Posted: Wed 26th Aug 2020

Patients in North Wales waiting more than a year for treatment after being referred rises over 430% in 12 months

News and Info from Deeside, Flintshire, North Wales
This article is old - Published: Wednesday, Aug 26th, 2020

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The number of patients with North Wales’ health board who are waiting more than a year for treatment after being referred has risen by 437% in a year.

New figures show that almost 2,500 people had waited a year or more for treatment within Betsi Cadwaladr University Health Board up to July 31, 2019.

One year on, that figure has more than quadrupled to 10,904.

Even allowing for the coronavirus pandemic, it’s a figure that has disturbed Plaid Cymru MS Llyr Gruffydd.

He said thousands of patients need to know “what is the pathway out of the pandemic”.

Betsi Cadwaladr said it had been working on a plan to restart services and that would be in the public domain soon, but said it had been prioritising people by clinical need.

It also said the priority was to keep patients “as safe as possible” as coronavirus had not gone away.

Mr Gruffydd said: “Of course Covid-19 and the emphasis on dealing with the pandemic has put many other treatments on stop.

“That’s understandable and hospitals have had to deal with an unprecedented situation here as elsewhere.

“However, as the Covid-19 numbers fall and hospitals begin to look to treating all these delayed procedures, the tens of thousands of patients across the North will want to know what the plan is.

“In the past, operations have been outsourced but the lack of external capacity means there will be little opportunity to repeat that. What is the pathway out of the pandemic?”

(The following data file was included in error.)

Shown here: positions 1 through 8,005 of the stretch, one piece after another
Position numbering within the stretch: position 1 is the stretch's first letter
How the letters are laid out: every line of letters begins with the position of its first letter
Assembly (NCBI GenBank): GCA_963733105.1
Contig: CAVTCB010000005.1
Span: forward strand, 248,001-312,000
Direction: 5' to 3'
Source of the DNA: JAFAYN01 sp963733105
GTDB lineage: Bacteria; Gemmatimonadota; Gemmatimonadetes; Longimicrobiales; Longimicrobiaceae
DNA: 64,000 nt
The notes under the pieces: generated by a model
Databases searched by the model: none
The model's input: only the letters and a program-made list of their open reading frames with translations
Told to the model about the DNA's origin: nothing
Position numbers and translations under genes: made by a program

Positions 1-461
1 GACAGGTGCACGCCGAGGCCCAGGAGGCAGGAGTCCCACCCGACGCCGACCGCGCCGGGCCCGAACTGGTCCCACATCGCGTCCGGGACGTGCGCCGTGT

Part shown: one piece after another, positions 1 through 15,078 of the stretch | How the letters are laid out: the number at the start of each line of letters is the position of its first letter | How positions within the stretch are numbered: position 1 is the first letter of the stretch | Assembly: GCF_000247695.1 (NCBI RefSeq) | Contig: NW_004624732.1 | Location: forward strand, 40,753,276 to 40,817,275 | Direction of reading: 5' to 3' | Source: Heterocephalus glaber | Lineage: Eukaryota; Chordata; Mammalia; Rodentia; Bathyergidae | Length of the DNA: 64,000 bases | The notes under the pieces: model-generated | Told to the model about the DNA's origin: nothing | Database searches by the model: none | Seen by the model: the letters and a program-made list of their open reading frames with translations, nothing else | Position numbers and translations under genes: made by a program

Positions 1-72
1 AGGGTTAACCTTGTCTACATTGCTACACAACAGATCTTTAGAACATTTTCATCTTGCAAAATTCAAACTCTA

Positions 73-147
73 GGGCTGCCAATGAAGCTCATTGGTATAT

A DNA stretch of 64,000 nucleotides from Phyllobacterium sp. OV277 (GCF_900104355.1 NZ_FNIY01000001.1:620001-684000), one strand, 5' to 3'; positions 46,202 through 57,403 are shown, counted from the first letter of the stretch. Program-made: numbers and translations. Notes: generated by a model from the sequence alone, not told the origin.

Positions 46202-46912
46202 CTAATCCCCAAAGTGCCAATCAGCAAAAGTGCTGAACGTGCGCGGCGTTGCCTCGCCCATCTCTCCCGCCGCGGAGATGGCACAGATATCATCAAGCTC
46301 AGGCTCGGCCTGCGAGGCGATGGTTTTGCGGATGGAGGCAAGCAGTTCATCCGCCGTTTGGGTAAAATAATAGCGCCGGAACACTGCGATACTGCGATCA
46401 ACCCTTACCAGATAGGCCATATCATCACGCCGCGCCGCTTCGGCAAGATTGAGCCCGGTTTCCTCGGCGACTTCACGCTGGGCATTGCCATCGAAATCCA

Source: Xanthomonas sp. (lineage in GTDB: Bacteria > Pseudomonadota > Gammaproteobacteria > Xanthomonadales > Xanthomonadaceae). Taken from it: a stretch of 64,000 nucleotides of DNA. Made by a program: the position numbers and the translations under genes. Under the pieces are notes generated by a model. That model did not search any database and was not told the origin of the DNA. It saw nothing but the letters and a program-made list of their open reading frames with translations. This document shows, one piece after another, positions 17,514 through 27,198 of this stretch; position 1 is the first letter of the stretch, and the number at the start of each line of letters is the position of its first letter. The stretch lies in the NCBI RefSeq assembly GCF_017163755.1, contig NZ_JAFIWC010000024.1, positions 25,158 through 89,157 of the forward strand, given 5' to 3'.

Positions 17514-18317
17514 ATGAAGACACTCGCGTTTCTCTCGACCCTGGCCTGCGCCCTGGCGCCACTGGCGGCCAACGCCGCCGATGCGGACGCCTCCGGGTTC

He added that he had written to Welsh health minister Vaughan Gething and Betsi Cadwaladr UHB to ask how patients will be treated in good time.

The number of people waiting longer between being referred for treatment and receiving it had also risen between 2018 and 2019.

Yet it was the halt to services caused by the pandemic that ramped up the waiting lists, leaving the health board looking for innovative ways to reduce them quickly.

Some progress has been made with virtual consultations, but the sheer scale of the backlog caused by the lockdown has been unprecedented.

Kate Clark, secondary care medical director for the health board, said: “Although Covid-19 has caused significant disruption to our services we have continued to prioritise those patients across North Wales who are in need of the most urgent care, such as those who need cancer surgery.

“We are now beginning to slowly restart some of our routine services that have been postponed during the pandemic.

“We have prioritised waiting lists so that we can offer patients access to treatments in order of clinical priority.

“It is important that we bring back our services where we can, but only where that can be done safely – the virus is still circulating and our priority is to keep our patients and staff as safe as possible.”

Jez Hemming – Local Democracy Reporter (more here).

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